Sometimes there are no words

Okay, so this is it. My first blog post about my new writing adventure and I’m terrified. You’d think that at my age, having conquered my share of “firsts” throughout my work career, I wouldn’t be so scared. But there it is.

No matter how often I’ve read it written by seasoned professionals, I have not been prepared for the overwhelming feelings of vulnerability I’ve suffered writing this story FIND YOUR WAY HOME and sharing it with others. And, soon it will be available e-book and then the whole world can see it. oh boy…

I have found that when I try to verbalize these feelings with friends and family, I cannot find the words. Isn’t that a hoot? A “new” writer already at a loss for words?! My mind numbs up and I get all flustered, really upset actually, because I want to say so much, but nothing seems to be enough. Nothing covers it.

I was talking with my daughter about my fears (again!) and, in her wise way, she opened my eyes to the way God is right here with me in this struggle. She suggested that I write it all down. Ha! That’s it … and that worked! Here is what it’s like:

I stand here staring at it. It’s scary. The kind of scary that stops your breath, makes your head ache and makes your entire body freeze up. That kind of scary. The kind that you’re sure if you move even one foot forward, you can never come back from it. You will be scarred for life. You can never un-remember it or recover from it.

I stare at it longer. I try to study the mountain from all angles, telling myself to just approach it rationally, it can’t be that bad.

I get even more terrified. From all angles this mountain looks traumatically steep, the precipice so daunting that I can’t see the bottom. And my mind races … what about all the unknown terrifying obstacles that I will need to navigate as I careen down this death route?

I will never be able to do it. I freeze right there and I dig my heels in even further into the snow pack. I simply cannot do it. I simply cannot ski down this mountain. Who am I to think I should even try?

But the world, filled with its movers and shakers, those people who have taken that first step, they are pushing me. They say I must do it. Just go for it, everyone does it, what are you so scared of? They look at me with barely concealed disappointment, I know what they are thinking. And I agree with them. I am a coward.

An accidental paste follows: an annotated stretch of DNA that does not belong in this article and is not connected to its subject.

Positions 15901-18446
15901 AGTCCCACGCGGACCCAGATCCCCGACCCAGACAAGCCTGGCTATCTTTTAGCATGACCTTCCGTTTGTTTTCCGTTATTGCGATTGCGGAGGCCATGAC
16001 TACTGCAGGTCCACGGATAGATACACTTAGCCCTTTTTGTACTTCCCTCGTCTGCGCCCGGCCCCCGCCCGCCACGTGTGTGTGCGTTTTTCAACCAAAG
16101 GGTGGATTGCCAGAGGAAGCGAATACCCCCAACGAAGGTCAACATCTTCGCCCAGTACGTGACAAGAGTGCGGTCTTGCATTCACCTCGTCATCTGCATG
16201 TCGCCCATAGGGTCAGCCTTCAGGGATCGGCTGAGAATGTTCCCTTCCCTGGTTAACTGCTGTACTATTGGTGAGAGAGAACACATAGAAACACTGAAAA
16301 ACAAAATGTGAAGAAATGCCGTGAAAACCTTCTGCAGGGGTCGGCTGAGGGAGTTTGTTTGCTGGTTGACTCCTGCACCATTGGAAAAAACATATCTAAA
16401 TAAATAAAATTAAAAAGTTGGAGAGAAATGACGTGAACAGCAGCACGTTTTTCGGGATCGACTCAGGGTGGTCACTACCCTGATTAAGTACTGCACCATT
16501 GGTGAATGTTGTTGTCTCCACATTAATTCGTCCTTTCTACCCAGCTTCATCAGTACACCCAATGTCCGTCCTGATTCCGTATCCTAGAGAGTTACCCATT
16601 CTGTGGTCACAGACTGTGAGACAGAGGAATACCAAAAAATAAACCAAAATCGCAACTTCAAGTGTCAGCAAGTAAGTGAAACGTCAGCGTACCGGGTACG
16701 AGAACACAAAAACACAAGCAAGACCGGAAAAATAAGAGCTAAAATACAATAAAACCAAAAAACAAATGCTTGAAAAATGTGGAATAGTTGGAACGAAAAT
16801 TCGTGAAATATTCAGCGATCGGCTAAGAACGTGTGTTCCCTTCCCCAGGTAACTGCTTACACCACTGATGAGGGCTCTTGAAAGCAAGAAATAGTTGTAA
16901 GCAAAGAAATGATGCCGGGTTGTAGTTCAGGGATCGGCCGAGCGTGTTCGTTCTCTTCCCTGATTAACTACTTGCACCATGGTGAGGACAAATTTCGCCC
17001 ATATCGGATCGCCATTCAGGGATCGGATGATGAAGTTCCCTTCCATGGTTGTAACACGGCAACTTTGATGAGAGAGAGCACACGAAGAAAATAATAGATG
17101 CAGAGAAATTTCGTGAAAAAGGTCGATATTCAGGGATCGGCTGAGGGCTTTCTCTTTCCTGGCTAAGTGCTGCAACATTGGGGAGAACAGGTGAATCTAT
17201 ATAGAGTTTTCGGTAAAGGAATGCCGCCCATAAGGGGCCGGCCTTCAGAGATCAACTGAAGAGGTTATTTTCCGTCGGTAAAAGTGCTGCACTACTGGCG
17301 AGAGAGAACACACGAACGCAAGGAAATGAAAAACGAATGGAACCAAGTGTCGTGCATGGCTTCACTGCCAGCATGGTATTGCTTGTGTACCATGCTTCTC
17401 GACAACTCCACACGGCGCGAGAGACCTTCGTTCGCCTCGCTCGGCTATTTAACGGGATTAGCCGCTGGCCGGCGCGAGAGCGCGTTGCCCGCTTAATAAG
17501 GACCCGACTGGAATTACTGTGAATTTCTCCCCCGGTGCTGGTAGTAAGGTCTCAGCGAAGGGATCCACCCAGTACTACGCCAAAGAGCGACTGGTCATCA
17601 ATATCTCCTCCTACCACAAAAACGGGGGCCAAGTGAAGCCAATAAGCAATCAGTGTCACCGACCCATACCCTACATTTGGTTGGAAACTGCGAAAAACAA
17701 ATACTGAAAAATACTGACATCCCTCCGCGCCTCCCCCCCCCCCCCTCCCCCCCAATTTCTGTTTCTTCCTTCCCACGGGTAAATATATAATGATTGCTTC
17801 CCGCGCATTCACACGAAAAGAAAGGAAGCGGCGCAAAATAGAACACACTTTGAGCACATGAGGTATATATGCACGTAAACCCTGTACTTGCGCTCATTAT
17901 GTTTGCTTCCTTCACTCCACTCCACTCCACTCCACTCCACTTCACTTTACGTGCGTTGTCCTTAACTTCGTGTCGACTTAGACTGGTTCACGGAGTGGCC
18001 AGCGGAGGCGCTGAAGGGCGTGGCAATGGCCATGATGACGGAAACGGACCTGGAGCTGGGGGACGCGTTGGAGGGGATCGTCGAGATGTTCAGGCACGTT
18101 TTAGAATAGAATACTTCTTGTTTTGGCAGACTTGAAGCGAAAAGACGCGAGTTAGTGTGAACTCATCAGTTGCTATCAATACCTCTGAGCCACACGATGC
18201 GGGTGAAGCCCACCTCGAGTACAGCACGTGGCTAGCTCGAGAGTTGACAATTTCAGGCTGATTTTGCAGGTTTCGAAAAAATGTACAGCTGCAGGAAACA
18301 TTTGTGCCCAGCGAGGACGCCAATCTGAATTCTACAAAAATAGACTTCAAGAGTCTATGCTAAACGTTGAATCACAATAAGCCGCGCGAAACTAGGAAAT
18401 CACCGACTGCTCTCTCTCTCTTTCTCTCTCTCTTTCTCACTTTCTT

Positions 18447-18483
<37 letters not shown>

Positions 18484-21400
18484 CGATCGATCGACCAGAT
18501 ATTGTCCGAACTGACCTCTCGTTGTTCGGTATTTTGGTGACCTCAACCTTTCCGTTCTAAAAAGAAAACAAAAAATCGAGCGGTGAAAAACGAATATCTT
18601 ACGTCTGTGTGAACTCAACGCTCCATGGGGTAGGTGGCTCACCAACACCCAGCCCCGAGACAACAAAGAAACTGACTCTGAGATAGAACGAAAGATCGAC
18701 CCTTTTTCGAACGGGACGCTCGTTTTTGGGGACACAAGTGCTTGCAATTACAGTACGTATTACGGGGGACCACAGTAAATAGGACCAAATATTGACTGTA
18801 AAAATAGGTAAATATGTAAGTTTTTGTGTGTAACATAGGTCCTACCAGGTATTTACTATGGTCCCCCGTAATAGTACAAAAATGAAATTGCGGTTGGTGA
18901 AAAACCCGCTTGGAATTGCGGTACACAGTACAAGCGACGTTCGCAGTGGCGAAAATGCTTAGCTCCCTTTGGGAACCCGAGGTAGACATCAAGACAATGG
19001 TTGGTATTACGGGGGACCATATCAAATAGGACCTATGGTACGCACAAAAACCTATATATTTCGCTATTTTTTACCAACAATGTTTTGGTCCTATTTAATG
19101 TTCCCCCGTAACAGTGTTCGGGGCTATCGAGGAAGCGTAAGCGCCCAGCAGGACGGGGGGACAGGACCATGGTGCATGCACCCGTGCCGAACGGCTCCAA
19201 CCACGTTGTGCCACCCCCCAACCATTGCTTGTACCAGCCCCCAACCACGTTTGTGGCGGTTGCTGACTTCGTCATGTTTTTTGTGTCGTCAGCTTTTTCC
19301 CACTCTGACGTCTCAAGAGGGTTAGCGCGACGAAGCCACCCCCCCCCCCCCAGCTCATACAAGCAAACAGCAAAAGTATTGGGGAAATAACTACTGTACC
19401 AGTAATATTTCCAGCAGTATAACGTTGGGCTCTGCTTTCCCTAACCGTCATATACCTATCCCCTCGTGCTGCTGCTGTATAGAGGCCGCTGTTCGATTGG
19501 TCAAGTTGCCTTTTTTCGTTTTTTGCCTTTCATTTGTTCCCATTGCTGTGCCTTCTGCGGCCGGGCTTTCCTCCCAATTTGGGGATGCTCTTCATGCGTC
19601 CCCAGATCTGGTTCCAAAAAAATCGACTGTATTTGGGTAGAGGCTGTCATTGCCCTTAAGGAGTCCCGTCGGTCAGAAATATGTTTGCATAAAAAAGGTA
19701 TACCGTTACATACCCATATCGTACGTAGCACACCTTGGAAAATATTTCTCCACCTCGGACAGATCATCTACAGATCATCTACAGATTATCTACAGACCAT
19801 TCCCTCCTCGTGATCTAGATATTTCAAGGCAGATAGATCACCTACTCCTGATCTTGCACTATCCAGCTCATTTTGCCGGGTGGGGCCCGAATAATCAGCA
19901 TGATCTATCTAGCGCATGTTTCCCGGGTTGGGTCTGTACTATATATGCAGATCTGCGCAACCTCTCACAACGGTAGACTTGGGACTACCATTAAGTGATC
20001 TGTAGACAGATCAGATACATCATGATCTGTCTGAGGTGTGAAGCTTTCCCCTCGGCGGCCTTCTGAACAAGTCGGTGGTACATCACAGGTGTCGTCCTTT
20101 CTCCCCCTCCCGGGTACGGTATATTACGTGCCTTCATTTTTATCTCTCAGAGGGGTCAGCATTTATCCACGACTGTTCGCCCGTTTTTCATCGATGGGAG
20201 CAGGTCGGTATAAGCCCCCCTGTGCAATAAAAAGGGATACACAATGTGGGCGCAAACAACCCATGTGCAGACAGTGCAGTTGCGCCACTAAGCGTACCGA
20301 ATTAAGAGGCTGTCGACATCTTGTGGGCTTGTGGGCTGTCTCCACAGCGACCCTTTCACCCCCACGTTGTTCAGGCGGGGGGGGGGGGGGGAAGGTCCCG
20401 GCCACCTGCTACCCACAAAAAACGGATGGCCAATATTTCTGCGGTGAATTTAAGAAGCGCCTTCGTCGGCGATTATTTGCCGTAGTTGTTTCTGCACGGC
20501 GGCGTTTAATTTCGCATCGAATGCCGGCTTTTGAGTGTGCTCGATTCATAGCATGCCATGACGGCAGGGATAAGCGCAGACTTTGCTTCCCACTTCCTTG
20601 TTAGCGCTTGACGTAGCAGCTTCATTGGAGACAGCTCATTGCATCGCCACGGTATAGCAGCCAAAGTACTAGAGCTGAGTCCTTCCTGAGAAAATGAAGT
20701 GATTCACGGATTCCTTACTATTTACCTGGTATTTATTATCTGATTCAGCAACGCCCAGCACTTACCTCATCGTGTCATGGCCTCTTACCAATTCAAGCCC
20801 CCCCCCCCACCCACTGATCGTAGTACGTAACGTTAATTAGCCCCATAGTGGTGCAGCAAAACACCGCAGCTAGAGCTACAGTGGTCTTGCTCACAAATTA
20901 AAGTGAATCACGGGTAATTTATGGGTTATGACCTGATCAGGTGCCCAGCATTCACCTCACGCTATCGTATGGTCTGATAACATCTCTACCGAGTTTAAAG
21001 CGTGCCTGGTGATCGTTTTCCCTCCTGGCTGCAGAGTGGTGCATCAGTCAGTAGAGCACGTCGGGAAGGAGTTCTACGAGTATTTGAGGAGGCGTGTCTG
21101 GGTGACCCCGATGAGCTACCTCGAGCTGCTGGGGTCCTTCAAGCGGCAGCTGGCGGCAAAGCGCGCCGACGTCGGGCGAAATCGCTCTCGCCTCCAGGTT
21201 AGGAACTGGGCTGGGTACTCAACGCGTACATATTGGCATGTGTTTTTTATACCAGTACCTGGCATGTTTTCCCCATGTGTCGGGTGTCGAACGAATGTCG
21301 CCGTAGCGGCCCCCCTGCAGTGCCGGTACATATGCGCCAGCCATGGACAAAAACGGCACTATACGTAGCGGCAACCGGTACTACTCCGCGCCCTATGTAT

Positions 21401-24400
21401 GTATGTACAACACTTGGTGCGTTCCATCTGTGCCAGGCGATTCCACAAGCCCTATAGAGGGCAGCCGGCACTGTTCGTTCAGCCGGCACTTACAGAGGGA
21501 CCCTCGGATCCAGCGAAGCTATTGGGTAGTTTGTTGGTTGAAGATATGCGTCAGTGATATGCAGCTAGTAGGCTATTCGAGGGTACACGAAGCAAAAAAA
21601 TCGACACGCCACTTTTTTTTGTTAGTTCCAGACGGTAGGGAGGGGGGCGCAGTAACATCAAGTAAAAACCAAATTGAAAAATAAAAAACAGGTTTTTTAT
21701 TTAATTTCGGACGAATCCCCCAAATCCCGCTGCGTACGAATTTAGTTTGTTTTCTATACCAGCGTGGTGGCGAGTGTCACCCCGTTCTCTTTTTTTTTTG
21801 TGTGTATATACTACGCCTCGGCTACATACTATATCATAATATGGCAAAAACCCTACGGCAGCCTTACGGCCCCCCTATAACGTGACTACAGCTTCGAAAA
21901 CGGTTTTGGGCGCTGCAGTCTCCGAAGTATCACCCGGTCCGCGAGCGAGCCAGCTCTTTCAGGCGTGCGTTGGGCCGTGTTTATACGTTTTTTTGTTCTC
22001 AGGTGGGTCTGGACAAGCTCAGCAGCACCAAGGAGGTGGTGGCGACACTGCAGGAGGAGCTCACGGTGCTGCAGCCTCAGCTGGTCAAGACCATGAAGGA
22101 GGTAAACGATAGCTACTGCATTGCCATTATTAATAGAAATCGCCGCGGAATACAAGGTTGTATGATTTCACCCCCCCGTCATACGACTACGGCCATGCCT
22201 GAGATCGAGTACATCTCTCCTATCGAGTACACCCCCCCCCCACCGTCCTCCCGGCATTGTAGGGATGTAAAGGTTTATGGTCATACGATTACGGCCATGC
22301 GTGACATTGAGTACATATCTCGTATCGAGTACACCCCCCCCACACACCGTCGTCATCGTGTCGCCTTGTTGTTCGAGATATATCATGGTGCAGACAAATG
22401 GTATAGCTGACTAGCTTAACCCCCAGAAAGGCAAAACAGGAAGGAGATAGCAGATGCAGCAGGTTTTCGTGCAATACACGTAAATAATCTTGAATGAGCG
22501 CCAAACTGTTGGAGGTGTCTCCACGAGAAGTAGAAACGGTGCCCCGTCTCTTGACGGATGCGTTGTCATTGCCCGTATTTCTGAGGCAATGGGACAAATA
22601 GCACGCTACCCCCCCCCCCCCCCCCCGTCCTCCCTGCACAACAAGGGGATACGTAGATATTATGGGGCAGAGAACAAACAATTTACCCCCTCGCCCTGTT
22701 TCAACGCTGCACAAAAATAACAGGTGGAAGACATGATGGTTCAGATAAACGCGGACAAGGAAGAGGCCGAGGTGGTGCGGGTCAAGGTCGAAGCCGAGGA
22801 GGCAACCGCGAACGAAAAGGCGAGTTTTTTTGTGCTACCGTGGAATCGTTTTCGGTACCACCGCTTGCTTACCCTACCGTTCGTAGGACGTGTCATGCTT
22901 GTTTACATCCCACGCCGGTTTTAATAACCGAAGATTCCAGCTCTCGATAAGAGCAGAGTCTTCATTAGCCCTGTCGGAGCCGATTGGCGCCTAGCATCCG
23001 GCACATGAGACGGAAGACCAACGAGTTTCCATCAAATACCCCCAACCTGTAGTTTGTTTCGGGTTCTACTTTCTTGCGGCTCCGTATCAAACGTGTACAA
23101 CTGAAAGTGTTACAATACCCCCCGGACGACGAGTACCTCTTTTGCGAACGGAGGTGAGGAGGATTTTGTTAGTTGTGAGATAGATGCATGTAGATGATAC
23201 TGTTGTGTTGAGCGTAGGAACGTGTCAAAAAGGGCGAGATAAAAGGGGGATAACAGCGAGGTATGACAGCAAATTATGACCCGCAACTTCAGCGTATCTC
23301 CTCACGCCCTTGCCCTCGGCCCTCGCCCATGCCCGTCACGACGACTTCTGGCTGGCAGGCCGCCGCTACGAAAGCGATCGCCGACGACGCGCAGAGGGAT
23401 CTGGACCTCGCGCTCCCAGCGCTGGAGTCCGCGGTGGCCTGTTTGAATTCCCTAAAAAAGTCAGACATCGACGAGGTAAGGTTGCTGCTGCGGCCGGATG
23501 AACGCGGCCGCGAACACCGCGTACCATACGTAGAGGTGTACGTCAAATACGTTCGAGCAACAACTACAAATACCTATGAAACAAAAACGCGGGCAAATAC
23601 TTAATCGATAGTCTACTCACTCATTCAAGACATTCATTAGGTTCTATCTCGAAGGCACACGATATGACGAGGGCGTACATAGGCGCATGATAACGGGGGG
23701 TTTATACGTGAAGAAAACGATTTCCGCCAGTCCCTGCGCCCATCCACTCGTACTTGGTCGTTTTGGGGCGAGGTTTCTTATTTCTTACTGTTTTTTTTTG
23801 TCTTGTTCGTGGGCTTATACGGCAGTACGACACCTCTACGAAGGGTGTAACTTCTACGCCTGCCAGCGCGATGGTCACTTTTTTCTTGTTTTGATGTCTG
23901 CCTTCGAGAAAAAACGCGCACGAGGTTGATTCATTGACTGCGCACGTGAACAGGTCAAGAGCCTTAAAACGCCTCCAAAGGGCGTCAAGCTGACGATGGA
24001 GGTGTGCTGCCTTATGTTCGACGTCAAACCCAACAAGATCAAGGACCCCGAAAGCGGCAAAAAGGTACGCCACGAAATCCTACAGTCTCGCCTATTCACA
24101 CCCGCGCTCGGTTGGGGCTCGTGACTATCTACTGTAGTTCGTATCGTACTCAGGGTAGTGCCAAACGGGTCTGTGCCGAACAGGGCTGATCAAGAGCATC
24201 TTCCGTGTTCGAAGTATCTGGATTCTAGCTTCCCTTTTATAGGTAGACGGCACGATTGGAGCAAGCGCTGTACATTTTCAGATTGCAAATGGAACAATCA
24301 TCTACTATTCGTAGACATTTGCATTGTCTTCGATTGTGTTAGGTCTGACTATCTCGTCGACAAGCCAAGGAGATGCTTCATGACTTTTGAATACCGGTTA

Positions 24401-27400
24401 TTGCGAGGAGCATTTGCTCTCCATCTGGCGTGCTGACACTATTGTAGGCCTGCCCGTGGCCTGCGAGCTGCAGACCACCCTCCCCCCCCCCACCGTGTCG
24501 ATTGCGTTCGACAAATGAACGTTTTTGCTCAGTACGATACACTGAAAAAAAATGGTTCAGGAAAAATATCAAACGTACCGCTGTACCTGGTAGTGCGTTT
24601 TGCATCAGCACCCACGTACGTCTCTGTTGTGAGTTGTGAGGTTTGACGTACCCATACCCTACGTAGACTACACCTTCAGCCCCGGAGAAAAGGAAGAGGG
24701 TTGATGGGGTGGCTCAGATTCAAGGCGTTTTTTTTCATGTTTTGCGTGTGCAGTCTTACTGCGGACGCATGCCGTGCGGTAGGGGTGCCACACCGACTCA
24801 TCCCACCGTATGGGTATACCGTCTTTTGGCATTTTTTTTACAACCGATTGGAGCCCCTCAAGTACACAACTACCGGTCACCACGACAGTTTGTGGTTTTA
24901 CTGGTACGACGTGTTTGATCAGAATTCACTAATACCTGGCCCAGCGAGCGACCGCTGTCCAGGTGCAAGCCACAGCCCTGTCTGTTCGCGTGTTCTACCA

But then … You … show up. I know you are speaking to me, but I have a hard time hearing you. My fear, and the voices of all these people, it’s deafening. I can’t hear you.

So, instead, you take my hand. You lead me towards the edge of the mountain – right to the precipice – and I lock up, frozen again. What? Even you? I thought I could trust you. Are you going to push me over? Tell me to just buck up and do it? Or, maybe you will gather me in your arms and we will fly down the mountain together in a showy example of your miraculous power?

But then, you do something unexpected, God. You look around and say, Let’s just take in the view for a while. Have you noticed? You can see forever from here.

And, as I look around, I see that you are right. It’s not so scary, and the view is amazing. And it’s true and it’s okay … sometimes, there are no words.

** Continue reading for more information on the new e-book “Find Your Way Home” by j Marie

…. those people and places. None of them seemed real anymore. It’s like that day his grandparents came in June, he packed up all he had. And it all fit in a duffel bag….

Where are you supposed to go when you’re a thirteen-year-old city kid, your mom has just been thrown in jail for a repeat DUI drug charge, and you’ve never even met the man who is your father? You certainly can’t count on your mom’s latest drug dealer boyfriend to offer any support – he’s basically kicking you to the curb, making it abundantly clear he couldn’t care less what happens to you.

These are the circumstances facing Elliott, a troubled young teen learning to deal with his lot in life, as the novel Find Your Way Home opens. Through his personal, soul searching inner voice, the reader is brought into Elliott’s world which is darkened by the effects of his mother’s drug and alcohol addiction and the physical abuse at the hands of her boyfriend. Even though, at first, he doesn’t see it as such, his saving grace is found in his grandparents’ insistence that he live with them on their rural Minnesota farm while his mother serves her time in prison and state-mandated treatment program.

It’s in the quaint, lakeside town of Lake Belle, Minnesota near his grandparents’ farm, that Elliott crosses paths with the Eastman kids, Daniel and his sister Lauryn. To Elliott, the Eastman kids embody everything he is not – where his life is filled with chaos and dysfunction, their lives seem to be easy and carefree. Over the course of a summer and then a few years, the kids form a close friendship, with an especially poignant bond developing between Elliott and Lauryn. And, together as friends, they face struggles in both of their families, and find that their friendship is tested by life, college, careers and the prospects for love.

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